Prey consumption of four bug predators feeding on




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C.Q. Ruan C. Sengonca  B. Liu


Prey consumption of four bug predators feeding on Frankliniella occidentalis (Pergande) (Thysanoptera : Thripidae)


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Abstract In present study, prey consumption was determined and compared for the four predatory bug species Geocoris ochropterus Fieber, Orius similis Zheng, Montandoniola moraguesi (Puton) and Scipinia subula Hsiao & Ren, in order to reveal their potential use in biological control of Frankliniella occidentalis (Pergande) (Thysanoptera : Thripidae). The prey consumption was examined daily throughout the predator’s entire development of nymphal instars and the first 15 days after adult emergence, with second instar larvae (L2) of F. occidentalis as a prey at a temperature of 25 oC in laboratory. In total, G. ochropterus consumed during its entire nymphal development a total mean of 250.6 (♂), 289.8 (♀) thrips/predator, significantly highest among the tested predatory bug species. The total prey consumption by M. moraguesi during the entire nymphal development was averaged 81.0 (♂), 85.7 (♀) thrips/predator, significantly higher than that of O. similis (51.3 and 59.6 thrips/predator for male and female respectively). S. subula could not complete entire nymphal development. For the total prey consumption by the adult predator over the 15-day-period after adult emergence, G. ochropterus consumed a total mean of 217.0 (♂), 221.0 (♀) thrips/predator, significantly highest among the all tested predatory bug species in the experiment. Adult M. moraguesi consumed a total mean of 58.4 (♂), 53.6 (♀) thrips/predator, similar to the prey consumption of adult O. similis (48.2 and 50.8 thrips/predator for male and female respectively). Adult S. subula consumed a mean total of 24 (♂), 18.6 (♀) thrips/predator, and suffered high mortality by feeding on the thrips. Analysis showed that daily prey consumption of G. ochropterus was significantly higher than O. similis and M. moraguesi. While S. subula daily consumed few thrips and died eventually after the predator grew into N5. On the basis of daily prey consumption with F. occidentalis as prey, G. ochropterus proved to be a superior predator over the other three predatory bug species.


Keywords Frankliniella occidentalis  prey consumption  Geocoris ochropterusOrius similisMontandoniola moraguesiScipinia subula


1 Introduction

The western flower thrips, Frankliniella occidentalis (Pergande), is a polyphagous pest and has spread around the world from North America (Strassen 1986). By sucking up plant nutrients and transmitting viral pathogens to host plants (Marullo and Mound 2001), the pest thrips causes direct and indirect damage to 219 plant species belonging to 59 genera (Brdsgaard 1989, Dijken et al. 1994). Because of its broad range of host plants and its short life cycle with high reproduction (Frey 1990), F. occidentalis often caused overwhelming loss (Blaeser et al. 2004). Conventional chemical usually could not lead to desirable control of F. occidentalis, because the pest thrips prefers to live inside flower structures (Bene & Gargani 1989) and develops rapidly high resistance to some commonly used insecticides (Zhao et al. 1994; Kontsedalov et al. 1998). Biological control was suggested to be a promising strategy in controlling F. occidentalis (Jacobson 1997; Dekeyzer 2001).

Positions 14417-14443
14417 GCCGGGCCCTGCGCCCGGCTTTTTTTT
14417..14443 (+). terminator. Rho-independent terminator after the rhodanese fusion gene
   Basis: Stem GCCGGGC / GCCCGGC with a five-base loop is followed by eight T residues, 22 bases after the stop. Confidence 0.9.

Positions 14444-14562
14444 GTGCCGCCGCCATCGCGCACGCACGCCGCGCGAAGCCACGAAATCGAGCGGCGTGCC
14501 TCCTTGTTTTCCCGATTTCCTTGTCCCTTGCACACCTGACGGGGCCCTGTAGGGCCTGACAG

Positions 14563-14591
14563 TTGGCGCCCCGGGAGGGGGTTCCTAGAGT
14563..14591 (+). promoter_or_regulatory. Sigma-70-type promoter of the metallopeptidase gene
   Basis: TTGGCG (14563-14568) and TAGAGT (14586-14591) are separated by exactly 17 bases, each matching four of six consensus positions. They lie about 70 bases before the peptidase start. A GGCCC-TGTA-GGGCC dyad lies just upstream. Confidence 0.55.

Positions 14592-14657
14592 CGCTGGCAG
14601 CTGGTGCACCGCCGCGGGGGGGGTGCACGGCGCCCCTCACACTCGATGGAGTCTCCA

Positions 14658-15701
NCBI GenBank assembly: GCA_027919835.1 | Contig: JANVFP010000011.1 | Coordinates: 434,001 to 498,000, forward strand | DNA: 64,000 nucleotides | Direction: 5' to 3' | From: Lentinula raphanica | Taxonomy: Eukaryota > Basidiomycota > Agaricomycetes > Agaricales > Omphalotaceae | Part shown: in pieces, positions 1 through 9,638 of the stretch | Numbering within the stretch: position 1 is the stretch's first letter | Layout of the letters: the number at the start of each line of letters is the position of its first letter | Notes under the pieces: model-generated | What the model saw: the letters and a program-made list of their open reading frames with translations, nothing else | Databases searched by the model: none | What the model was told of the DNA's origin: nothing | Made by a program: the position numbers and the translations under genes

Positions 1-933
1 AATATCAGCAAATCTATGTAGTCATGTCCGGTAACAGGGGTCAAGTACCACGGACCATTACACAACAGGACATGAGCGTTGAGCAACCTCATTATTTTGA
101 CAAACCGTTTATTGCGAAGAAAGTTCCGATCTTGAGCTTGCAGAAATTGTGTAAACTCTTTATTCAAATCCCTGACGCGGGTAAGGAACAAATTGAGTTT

In order to develop desirable biological control against F. occidentalis, studies had been conducted on some predatory species, such as Orius sp. (Heteroptera: Anthocoridae) (Lichtenauer and Sell 1993; Blaeser et al. 2004), Dicyphus tamaninii Wagner (Heteroptera: Miridae) (Castañé et al. 1996; Blaeser et al. 2003), predatory thrips of the family Aeolothripidae (Zugula et al. 2003) as well as predatory mite species (Blaeser and Sengonca 2001; Sengonca et al. 2004). However, the tested natural enemies had contributed little in controlling F. occidentalis, and consequently were not integrated into biological control program (Sengonca et al. 2004). More investigations were needed to find effective biological control agents agents against F. occidentalis.

Scipinia subula (Heteroptera : Reduviidae), Geocoris ochropterus (Heteroptera : Lygaeidae), Orius similis (Heteroptera:Anthocoridae) and Montandoniola moraguesi (Heteroptera:Anthocoridae) were abundant in fields in southern China. They were polyphagous predatory bugs to prey thrips pests. It was lack of knowledge about these predatory bugs as biological control agents against F. occidentalis. The present laboratory work was aimed to investigate prey consumption of the tested four predatory bug species with F. occidentalis as a prey at a temperature of 25 oC. All these investigations could be helpful to reveal their role in controlling thrips pest in the agricultural ecosystem and enriched biological agents for control of F. occidentalis.


2 Materials and methods